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A Restricted-Calorie Diet Reduces Prostate Tumor Growth in Animals

A Restricted-Calorie Diet Reduces Prostate Tumor Growth in Animals

COLUMBUS, Ohio—Recent experiments with rats showed that a restricted-calorie diet led to reductions in prostate tumor size and progression, Steven K. Clinton, MD, PhD, said at the Society for Nutritional Oncology Adjuvant Therapy (NOAT) meeting. Dr. Clinton is director of Cancer Prevention, James Cancer Hospital and Solove Research Institute, Ohio State University.

His group’s preclinical studies were designed to test the hypothesis that changes in host nutritional status can influence tumor angiogenesis, which, in turn, regulates tumor apoptosis and tumor cell proliferation.

In the experiment, rats with prostatic adenocarcinoma (Dunning tumor R3327 H prostate cancer) were randomly assigned to four dietary treatment groups. In the first group, the rats were allowed to eat all they wanted. These were the “ad lib” animals. In the second group, the animals were fed a diet that restricted their calories by 20%. In the third group, the animals were fed a diet that restricted calories by 40%. “Neither of the groups on restricted calories lost a significant amount of lean body weight but were clearly less ‘obese’,” Dr. Clinton said. In the fourth group, the rats were castrated and allowed to eat all they wanted.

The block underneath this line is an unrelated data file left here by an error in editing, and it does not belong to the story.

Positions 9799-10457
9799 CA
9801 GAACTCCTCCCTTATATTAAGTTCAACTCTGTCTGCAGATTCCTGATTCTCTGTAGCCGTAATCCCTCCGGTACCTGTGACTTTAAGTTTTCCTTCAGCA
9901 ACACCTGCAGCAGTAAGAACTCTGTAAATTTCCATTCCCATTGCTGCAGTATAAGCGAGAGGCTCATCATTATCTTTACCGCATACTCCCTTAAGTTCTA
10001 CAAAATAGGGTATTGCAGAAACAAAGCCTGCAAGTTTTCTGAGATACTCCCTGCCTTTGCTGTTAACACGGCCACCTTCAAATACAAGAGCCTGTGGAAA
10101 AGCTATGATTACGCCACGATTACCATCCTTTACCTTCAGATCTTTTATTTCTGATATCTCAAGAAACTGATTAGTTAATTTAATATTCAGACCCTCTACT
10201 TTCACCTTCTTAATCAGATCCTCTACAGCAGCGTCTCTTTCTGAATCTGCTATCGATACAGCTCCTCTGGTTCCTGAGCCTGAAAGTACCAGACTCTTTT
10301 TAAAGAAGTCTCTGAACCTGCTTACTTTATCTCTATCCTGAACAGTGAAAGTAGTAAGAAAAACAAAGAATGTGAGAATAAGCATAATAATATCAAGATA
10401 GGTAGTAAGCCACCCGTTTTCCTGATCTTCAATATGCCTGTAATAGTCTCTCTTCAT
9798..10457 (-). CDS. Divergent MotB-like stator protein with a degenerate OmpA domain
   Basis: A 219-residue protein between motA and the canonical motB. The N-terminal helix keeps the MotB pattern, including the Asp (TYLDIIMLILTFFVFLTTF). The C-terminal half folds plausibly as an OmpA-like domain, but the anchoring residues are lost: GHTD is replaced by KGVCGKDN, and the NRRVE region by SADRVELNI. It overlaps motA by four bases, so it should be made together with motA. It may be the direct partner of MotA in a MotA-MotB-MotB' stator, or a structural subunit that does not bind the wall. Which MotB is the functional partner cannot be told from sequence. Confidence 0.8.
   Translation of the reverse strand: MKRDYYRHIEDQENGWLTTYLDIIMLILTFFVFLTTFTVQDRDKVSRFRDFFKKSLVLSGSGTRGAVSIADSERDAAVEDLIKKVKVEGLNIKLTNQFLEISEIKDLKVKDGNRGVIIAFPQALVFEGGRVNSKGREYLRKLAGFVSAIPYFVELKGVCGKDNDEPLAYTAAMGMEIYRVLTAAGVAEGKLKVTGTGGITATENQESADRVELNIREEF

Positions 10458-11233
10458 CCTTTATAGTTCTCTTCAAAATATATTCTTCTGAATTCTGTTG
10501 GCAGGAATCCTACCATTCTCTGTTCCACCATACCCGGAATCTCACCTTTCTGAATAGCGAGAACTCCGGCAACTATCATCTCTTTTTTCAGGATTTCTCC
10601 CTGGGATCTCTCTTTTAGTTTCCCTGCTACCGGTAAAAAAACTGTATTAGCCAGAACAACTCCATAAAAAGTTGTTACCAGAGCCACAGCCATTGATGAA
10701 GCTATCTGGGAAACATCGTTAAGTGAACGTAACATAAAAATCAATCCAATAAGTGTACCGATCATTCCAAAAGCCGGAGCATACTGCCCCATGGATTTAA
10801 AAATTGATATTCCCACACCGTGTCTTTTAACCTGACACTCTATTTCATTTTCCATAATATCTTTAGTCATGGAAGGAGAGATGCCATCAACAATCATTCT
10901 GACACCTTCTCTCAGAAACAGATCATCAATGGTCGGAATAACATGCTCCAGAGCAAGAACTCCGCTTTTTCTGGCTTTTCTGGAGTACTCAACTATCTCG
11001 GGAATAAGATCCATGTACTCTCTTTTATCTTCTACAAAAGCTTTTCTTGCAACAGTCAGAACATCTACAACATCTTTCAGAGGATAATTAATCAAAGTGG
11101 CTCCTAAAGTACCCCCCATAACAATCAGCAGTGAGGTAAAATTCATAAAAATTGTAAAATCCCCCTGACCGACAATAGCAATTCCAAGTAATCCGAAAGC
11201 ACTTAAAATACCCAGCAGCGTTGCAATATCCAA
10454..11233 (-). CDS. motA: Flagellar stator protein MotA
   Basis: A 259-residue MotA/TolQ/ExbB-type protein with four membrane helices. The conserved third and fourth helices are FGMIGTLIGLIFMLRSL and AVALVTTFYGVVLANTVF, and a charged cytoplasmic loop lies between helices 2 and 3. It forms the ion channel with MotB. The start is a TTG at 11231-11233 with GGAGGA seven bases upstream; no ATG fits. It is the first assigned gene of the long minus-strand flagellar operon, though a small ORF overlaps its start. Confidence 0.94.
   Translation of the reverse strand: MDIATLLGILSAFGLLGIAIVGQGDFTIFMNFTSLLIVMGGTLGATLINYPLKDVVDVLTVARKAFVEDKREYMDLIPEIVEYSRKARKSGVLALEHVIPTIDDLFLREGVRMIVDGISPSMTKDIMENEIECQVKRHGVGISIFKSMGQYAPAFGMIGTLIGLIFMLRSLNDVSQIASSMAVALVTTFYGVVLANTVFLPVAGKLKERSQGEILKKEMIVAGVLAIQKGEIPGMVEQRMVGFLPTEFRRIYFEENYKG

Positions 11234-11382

The scientists found that restricting calories significantly reduced prostate tumor weight. The castrated animals also showed reductions in tumor weight. This result was anticipated and is observed in men suffering from prostate cancer and treated with antiandrogen therapy.

The tumors of restricted-calorie rats also exhibited changes in tumor architecture, characterized by increased stroma and more homogeneous and smaller glands. These changes correspond to a low Gleason score in humans and are associated with an improved prognosis.

Proliferating cell nuclear antigen (PCNA) levels changed little in the restricted-calorie animals. However, the apoptotic index—a measure of cell death—increased more than twofold in the restricted-calorie groups. “Most interesting,” he said, “was that prevalence of blood vessels also corresponded with status, with the restricted-calorie animals having the fewest blood vessels.” Microvessel density (vessels per square centimeter) decreased more than 50%.

Dr. Clinton’s team is investigating how the calorie-restricted diet decreases angiogenesis and increases apoptosis in the tumor. He explained that his work builds upon recent advances in the understanding of tumorigenesis. Discoveries by Judah Folkman, MD, and others have led to an appreciation of how blood vessel growth, necessary to tumor development, is dependent upon interactions between positive and negative regulators.

In mice experiments, Dr. Folkman has shown that the proteins angiostatin and endostatin serve as negative regulators of angiogenesis. It is believed that cancer cells control the balance of angiogenic growth factors and antiangiogenic proteins in response to the tumor’s own metabolic needs.

“We’re now realizing that a tumor is a very complex microenvironment,” Dr. Clinton said. “It is an environment in which metastasis, tumor growth, and invasion are determined by interactions between immune cells, vascular cells, matrix cells, and the tumor cells.”

Dr. Clinton is looking at a number of endogenous angiogenic factors, including vascular endothelial growth factor (VEGF). In the rat experiment, 25% of all cells in the ad lib animals produced VEGF. By contrast, VEGF was reduced more than 90% in the restricted-calorie animals. “Such results,” Dr. Clinton said, “suggest that changes in diet may be used to enhance the efficacy of antiangiogenic tumor therapy.”

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